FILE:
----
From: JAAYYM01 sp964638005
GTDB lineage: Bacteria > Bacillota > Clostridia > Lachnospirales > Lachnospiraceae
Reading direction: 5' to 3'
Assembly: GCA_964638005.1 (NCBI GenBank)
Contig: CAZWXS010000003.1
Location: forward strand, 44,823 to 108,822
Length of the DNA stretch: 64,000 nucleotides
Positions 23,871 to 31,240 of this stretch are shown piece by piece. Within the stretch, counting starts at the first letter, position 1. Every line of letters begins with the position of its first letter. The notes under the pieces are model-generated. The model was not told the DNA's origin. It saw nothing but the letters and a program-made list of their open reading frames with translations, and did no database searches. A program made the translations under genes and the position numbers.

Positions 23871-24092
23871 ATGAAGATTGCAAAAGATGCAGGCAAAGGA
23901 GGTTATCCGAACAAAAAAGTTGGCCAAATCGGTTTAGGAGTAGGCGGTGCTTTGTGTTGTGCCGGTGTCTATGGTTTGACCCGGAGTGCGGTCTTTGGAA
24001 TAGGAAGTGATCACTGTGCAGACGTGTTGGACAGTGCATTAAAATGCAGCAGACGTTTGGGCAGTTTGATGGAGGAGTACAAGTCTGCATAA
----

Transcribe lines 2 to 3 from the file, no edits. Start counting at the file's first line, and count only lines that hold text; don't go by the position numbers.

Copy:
GTDB lineage: Bacteria > Bacillota > Clostridia > Lachnospirales > Lachnospiraceae
Reading direction: 5' to 3'